Maugham’s writing flows beautifully, his style is suave and simple but it pulls you in and compels you to read. The Painted Veil is the story of Kitty Fane who married her husband Walter because she was mortified at the idea of her sister, Doris, beating her to the altar. Maybe she also sensed his sincerity but their temperaments couldn’t be more different. She lives like a butterfly flitting from one party or social event to another not thinking or examining herself or others. Walter is independent, a man of science, and socially awkward.
Their marriage brings her to Hong Kong where he’s working as a bacteriologist. At a dinner party she meets Charlie Townsend, a man coming up in the political arena. They’re strongly attracted to one another and share the same shallow, materialistic ideas of living. They become lovers. The way Maugham sets up the story with the handle turning and the door being locked– it’s simple but creates a vivid, suspenseful image and almost like a mystery book, the clues tell Kitty that Walter knows.
Walter decides to go into the heart of a cholera epidemic forcing his wife to come with him– unless Charlie’s wife will consent to divorce, then she can be free. Kitty clutches at the second idea because of her strong feelings for Charlie, but his ambitions are stronger and he turns his back on her. She begins to wonder what’s missing, why hadn’t she realized he was so contradictory and selfish? She feels foolish for believing he cared for her. The real story is transformation. Kitty begins to discover who she really is, evolving into a better person, coming outside of herself in a realistic and human way; It’s not a sudden transformation, she stumbles.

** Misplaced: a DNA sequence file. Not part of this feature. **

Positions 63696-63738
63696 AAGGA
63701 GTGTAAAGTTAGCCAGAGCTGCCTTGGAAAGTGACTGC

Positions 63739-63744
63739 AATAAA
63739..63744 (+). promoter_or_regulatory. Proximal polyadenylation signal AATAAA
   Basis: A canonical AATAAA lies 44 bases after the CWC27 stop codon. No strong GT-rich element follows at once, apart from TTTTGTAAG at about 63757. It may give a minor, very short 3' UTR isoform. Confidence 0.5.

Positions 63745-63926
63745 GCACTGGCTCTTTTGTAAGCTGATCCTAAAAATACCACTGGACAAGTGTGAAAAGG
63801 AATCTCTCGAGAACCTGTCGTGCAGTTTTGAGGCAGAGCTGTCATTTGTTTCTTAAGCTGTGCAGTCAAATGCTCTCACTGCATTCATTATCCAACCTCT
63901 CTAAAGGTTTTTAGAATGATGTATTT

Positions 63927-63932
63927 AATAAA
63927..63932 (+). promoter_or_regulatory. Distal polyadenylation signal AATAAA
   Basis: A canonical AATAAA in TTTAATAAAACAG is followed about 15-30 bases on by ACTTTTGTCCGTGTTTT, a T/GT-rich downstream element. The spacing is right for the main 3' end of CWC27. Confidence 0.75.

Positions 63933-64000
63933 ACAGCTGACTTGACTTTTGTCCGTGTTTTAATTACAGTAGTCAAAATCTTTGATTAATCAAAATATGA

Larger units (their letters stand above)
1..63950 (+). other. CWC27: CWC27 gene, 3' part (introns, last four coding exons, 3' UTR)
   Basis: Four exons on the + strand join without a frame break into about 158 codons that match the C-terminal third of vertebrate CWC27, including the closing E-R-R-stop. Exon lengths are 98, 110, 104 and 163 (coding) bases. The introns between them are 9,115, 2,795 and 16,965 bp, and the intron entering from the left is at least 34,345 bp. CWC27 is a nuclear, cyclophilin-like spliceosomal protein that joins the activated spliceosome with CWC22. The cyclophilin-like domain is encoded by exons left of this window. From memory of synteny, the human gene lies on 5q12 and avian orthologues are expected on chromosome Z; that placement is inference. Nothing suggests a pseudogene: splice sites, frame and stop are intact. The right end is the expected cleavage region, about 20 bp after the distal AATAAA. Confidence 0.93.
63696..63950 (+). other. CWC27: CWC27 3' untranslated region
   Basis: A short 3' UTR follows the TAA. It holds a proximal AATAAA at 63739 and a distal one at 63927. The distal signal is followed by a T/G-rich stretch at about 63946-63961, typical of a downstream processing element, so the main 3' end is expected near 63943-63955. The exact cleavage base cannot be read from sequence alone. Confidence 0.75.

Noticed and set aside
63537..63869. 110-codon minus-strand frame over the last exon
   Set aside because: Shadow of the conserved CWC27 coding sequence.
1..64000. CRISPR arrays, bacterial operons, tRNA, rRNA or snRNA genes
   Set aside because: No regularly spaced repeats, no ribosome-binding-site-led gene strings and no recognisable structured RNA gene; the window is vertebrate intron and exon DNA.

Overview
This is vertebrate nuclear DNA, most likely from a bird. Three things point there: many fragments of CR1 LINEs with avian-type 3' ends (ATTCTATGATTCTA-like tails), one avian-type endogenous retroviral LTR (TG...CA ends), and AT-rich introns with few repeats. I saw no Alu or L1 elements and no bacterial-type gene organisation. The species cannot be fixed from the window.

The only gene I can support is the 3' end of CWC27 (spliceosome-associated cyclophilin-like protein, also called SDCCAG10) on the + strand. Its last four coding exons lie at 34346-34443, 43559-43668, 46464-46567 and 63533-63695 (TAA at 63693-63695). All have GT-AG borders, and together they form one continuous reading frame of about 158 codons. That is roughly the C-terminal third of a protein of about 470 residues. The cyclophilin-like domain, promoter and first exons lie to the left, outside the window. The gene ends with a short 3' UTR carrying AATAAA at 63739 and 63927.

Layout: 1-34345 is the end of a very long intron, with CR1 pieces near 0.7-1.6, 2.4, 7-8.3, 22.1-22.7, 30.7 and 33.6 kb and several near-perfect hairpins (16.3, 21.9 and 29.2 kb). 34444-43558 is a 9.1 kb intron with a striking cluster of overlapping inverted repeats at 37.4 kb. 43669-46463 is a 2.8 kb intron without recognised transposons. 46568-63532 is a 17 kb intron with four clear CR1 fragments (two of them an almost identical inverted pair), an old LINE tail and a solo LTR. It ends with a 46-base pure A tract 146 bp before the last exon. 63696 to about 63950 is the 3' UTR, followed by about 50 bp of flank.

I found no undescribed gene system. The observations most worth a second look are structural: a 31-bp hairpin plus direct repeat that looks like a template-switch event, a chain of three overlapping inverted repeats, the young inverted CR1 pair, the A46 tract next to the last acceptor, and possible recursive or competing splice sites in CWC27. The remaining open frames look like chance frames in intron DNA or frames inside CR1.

Maugham reminds us that people alter; they don’t always remain the impression you’ve discerned. Having a static view of people is like Newton’s picture of space and then Einstein came and realized it’s dynamic– it bends and stretches, warps and curves based on what’s there. We are the same way, we alter based on our experiences and hopefully learn and evolve into better, more conscientious people towards those around us.
The morning drew on and the sun touched the mist so that it shone whitely like the ghost of snow on a dying star. Though on the river it was light so that you could discern palely the lines of the crowded junks and the thick forest of their masts, in front it was a shining wall the eye could not pierce. But suddenly from that white cloud a tall, grim and massive bastion emerged. It seemed not merely to be made visible by the all-discovering sun but rather to rise out of nothing at the touch of a magic wand. It towered, the stronghold of a cruel and barbaric race over the river. But the magician who built worked swiftly and now a fragment of colored wall crowned the bastion; in a moment of out the mist, looming vastly and touched here and there by a yellow ray of sun, there was seen a cluster of green and yellow roofs. Huge they seemed and you could make out no pattern; the order, if order there was, escaped you; wayward and extravagant, but of an unimaginable richness. This was no fortress, nor a temple, but the magic palace of some emperor of the gods where no man might enter. It was too airy, fantastic and unsubstantial to be the work of human hands; it was the fabric of a dream.
I don’t understand anything. Life is so strange. I feel like some one who’s lived all his life by a duck-pond and suddenly is shown the sea. It makes me a little breathless, and yet it fills me with elation. I don’t want to die, I want to live. I’m beginning to feel like one of those old sailors who set sail for undiscovered seas and I think my soul hankers for the unknown.
I want her to be fearless and frank. I want her to be a person independent of others because she is possessed of herself, and I want her to take life like a free man and make a better job of it than I have.